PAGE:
My dad taught me how to play chess at a young age. I wasn’t too good at it, but I learned by losing to my dad.
Masterman Middle School happened to have a chess club, too (I was not recruited for chess – I don’t think anyone was). A guy named Steven Shutt was the teacher. And he was really good.
Mr. Shutt would set all the chess club players up with individual boards around the room. Then Mr. Sutt would go around the room, one game at a time, and play each of us. And beat all of us. Occasionally he would stop at a game to explain why he’d moved how he’d moved, what the player could’ve done differently, or what I should be considering.
Writing this, I wondered if Mr. Shutt had died since middle school. I googled him and learned some things I never knew back then. Among them, that Mr. Shutt was more than a mere experienced player beating up on middle school kids in chess. The guy was a master player and teacher in his own right. He’d even retired from teaching and come back because of his passion for helping players learn the game. Some of his teams had won championships at the scholastic level year after year.
We played in a few tournaments as a team, where I mostly lost. These other kids were good – not Mr. Shutt-level good, but damn good. At least good enough to beat me. But I did learn from the losses as we would go over our defeats in practice (on chess, every move is logged) and learn where we could’ve made a better move.
[dt_quote type=”blockquote” font_size=”big” animation=”none” background=”plain”]Start creating your own success with The Mental Workbook.[/dt_quote]
I got so much better that my dad admitted that he’d grown to not want to play me anymore because he could no longer beat me.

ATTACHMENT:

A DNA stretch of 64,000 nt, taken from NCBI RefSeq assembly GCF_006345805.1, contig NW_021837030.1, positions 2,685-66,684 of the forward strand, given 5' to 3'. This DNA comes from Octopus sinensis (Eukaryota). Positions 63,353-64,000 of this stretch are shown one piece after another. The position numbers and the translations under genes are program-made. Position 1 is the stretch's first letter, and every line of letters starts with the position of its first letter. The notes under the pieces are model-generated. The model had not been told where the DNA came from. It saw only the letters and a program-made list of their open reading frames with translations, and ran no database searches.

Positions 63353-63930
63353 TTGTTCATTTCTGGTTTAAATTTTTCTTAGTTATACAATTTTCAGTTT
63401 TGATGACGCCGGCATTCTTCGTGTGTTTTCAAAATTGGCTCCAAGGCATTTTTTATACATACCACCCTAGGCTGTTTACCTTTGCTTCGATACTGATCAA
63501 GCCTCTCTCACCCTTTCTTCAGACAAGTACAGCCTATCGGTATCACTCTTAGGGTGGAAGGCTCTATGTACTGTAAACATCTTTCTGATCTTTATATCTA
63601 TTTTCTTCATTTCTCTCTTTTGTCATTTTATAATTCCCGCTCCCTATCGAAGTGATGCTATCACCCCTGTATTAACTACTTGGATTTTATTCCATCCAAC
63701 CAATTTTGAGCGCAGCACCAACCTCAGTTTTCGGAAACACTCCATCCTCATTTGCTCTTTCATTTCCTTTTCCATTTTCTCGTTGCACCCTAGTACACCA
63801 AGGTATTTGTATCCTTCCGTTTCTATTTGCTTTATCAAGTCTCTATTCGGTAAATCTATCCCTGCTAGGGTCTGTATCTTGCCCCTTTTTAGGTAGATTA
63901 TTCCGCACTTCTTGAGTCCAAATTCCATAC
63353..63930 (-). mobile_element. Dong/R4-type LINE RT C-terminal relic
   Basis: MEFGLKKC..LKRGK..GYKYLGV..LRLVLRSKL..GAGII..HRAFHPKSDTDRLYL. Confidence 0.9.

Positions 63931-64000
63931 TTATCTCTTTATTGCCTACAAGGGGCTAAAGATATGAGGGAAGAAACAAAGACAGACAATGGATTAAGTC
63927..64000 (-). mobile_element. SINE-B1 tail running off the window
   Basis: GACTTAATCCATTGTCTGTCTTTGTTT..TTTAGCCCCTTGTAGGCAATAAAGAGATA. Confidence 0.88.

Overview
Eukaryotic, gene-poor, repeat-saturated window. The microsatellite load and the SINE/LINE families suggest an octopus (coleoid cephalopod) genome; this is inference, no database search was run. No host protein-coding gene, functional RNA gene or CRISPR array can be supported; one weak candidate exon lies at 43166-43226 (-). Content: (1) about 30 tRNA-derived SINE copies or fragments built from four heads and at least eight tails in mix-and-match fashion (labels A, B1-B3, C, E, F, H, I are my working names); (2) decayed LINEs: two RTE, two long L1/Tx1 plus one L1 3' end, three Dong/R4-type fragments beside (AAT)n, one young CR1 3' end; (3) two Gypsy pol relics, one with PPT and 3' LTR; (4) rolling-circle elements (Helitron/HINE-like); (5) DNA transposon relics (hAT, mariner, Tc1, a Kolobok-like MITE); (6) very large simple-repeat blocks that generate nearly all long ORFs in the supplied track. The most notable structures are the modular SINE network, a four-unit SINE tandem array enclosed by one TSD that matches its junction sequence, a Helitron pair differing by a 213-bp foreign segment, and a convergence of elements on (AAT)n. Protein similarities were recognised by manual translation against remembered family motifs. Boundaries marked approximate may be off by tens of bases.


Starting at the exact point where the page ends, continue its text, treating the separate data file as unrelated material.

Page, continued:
But I eventually got too cool for the chess team.
By the middle of seventh grade I was more into being a “cool” kid, which meant tormenting and ridiculing other students, and trying to play possibly basketball, than growing as a chess player.
My physical abilities would soon burst to the forefront of my life, so falling back on my chess efforts was probably a good idea. I made a video analogizing the game to life, but I haven’t played against anyone who’s really good in awhile. Time and the sitting down are my biggest obstacles to ever getting it back.
Here’s what I learned in chess that applies to all of life.
Get so good that you can teach others. If you can’t teach it, you don’t know it. Mr. Shut would play 20-30 games all at once – and beat every one of us, all the while explaining to us why some of our moves weren’t good moves. They guy was a damn chess genius, even when I didn’t know the extent of his game. Get so good that you can teach others. If you can't teach it, you don't know it. Click To Tweet
You may be good at what you do. Until you can teach others to be good, you’re not as good as you think you are.
Take your lumps. Going to those chess tournaments, I’m not sure if I ever won a match. I know my ranking went up slightly as I played more, but it was probably just due to the level of competition that I was losing to. Though it sucked to always come back to my teammates and share that I had lost, those losses were making me a better player and toughening me mentally for the bigger challenges of life.
Many people never try things in life because they’re afraid of the negative feelings they associate with coming up short. Thus they never achieve highly enough to make life worth it. No one ever explained to me back then how the losses would help me in the long run, but they did.
Track what you’re doing so you know why you won or lost. If you played on a chess team before the digital revolution, you know how matches were logged. With a pencil and pad, you would write down each move that happened – both yours and your opponents’ – so you could later review it and identify areas for improvement. And dammit, it worked!
If you listen to the Work On Your Game Podcast, you’re familiar with the idea that what you focus on, you get. Well if you focus on dissecting your performance with the goal of getting better, guess what happens?
Too many people – myself included at times – just do things and forget about them, never looking back to see where they went wrong or what we did that would help next time. Start reviewing your work to find areas for improvement.
Chess is a thinking man’s game, and so is life. Don’t be too cool to study yourself and see where gaps must be plugged. Don't be too cool to study yourself and see where gaps must be plugged. Click To Tweet